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Singhal earns more than just accolade at app competition

An app competition led not only to an honor for one University of Missouri computer science doctoral student, but also a great opportunity.

Singhal

Computer science doctoral student Manav Singhal’s mScan application for the Android operating system earned him a runner-up selection at the OPSWAT Student App Competition, and that work earned him an internship with OPSWAT, a provider of software management and security technologies, in San Francisco this summer.

Manav Singhal’s mScan application for the Android operating system earned him a runner-up selection at the OPSWAT Student App Competition, and that work earned him an internship with OPSWAT, a provider of software management and security technologies, in San Francisco this summer.

The contest was open to university students nationwide. Competitors were required to write a software application that worked with OPSWAT’s Metascan Online Public API — a server application that allows users to use multiple antivirus scanning technologies at once to improve security — and to demonstrate its value.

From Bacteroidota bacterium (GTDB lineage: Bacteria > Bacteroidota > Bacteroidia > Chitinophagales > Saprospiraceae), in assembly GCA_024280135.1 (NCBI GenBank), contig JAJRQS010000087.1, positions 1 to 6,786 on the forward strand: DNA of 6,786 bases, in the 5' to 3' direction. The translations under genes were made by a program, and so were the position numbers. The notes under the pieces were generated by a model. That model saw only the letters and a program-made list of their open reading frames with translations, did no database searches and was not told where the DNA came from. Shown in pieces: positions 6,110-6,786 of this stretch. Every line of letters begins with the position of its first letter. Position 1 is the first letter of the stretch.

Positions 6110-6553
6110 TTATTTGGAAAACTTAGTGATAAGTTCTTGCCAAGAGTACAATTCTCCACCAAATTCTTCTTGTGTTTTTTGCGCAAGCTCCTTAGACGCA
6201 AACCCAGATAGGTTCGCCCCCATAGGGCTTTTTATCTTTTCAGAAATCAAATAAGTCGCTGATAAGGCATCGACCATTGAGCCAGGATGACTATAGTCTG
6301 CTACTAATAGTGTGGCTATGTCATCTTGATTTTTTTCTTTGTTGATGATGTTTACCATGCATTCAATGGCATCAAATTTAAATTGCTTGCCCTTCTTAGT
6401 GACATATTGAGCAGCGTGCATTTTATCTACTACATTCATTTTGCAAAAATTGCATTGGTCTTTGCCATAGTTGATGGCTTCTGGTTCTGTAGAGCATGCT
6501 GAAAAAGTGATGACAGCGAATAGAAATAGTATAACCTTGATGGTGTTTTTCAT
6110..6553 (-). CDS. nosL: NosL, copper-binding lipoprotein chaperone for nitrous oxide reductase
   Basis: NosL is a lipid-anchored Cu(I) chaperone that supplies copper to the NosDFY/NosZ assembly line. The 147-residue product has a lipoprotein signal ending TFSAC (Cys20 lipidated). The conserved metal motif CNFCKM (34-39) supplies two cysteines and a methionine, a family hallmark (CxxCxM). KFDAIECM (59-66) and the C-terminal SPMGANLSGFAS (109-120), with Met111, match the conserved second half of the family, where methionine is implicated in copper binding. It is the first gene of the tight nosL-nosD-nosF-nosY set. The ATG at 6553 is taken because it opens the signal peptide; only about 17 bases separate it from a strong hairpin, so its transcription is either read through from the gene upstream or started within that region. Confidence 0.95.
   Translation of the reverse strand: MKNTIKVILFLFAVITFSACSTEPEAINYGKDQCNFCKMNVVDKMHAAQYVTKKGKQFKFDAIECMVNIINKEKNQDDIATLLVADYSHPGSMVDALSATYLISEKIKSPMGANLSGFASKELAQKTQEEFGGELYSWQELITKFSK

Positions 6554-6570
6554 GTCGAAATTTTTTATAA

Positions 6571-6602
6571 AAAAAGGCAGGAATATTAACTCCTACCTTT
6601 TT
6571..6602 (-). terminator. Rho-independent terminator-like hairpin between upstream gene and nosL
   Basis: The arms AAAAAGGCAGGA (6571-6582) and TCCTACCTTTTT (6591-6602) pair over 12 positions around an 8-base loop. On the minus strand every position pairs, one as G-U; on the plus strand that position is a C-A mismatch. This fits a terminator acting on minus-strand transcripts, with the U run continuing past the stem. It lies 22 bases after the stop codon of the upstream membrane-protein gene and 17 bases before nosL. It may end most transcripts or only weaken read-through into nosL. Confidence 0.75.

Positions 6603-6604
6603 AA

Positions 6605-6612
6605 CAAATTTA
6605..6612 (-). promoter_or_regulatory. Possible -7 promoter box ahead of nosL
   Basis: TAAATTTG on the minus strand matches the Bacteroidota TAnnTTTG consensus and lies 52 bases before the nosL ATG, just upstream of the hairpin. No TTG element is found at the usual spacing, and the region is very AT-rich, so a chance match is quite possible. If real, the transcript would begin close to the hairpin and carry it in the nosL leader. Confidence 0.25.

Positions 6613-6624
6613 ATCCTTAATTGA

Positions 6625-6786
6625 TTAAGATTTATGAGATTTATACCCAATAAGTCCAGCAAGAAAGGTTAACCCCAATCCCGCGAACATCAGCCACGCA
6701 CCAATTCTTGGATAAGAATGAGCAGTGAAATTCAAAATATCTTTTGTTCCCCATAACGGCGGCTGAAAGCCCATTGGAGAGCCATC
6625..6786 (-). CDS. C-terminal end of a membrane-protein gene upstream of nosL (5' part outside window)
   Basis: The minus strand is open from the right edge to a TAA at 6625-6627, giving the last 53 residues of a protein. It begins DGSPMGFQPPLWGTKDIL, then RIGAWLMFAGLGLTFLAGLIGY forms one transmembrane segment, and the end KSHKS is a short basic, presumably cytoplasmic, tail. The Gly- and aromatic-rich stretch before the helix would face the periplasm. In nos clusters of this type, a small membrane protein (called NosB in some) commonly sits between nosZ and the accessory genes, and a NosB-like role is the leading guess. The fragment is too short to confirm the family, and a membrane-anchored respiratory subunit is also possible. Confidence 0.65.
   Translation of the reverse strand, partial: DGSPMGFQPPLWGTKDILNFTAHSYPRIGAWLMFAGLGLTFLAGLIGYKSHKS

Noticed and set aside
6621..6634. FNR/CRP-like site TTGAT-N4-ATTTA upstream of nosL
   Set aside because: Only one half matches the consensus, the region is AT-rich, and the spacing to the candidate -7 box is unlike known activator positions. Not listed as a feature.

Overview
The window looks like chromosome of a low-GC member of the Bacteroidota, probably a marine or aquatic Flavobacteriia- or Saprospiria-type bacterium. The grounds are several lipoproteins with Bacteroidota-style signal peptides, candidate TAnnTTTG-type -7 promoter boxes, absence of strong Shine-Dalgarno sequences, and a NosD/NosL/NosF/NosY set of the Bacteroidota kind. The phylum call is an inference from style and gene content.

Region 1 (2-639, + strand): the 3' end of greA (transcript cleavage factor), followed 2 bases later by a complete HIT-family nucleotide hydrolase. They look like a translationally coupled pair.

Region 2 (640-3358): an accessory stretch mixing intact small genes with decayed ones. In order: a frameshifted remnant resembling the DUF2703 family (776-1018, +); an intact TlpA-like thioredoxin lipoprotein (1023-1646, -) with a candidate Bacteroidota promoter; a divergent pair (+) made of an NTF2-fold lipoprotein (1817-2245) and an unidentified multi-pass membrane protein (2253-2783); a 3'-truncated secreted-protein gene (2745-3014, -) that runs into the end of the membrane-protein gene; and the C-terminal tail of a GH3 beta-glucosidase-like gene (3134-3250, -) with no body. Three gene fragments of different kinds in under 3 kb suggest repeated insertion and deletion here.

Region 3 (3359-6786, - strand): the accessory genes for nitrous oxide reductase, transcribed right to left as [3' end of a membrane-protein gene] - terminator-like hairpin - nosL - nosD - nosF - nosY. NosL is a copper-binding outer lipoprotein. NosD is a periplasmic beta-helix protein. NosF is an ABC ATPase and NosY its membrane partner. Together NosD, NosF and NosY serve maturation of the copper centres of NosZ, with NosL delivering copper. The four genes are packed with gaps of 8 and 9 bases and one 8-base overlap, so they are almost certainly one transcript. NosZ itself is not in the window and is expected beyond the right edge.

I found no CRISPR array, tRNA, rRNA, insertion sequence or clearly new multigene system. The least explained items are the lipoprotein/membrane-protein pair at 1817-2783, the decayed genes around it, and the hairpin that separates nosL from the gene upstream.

Singhal’s mScan app allows for scanning of files, folders and the entire mobile device for Android users to help eliminate viruses and spam.

Upon hearing the news of his runner-up selection, Singhal said he was “elated,” a feeling that grew exponentially upon receiving an offer to interview for an internship at OPSWAT.

“I had worked hard on making the app, and the work paid off. After a couple rounds of technical [interviews] and one personal interview, they offered me a software engineering intern position,” Singhal said. “An internship in San Francisco with OPSWAT is no less than a dream come true. I am so excited for this summer.”

Singhal found out about the contest through an email sent out to all computer science graduate students. He began working on the app immediately after his idea was approved by OPSWAT.

“Once the app was complete, we had to submit the source code, compiled binary code and documentation for use by OPSWAT for judging the submission entries,” Singhal said.

Three winners were selected from a wide array of apps for a wide array of operating systems, and four more were given runner-up status — including Singhal.

Singhal opted for an Android app because of his previous experience with the Android. Several of his creations are available via Google Play. He likes Android’s open-source capabilities and popularity.

The mScan application currently is available on the student competition page at https://www.metascan-online.com/student-competition. Singhal said he plans to continue to update the app if and when MetaScan Online adds features that would prompt such an update.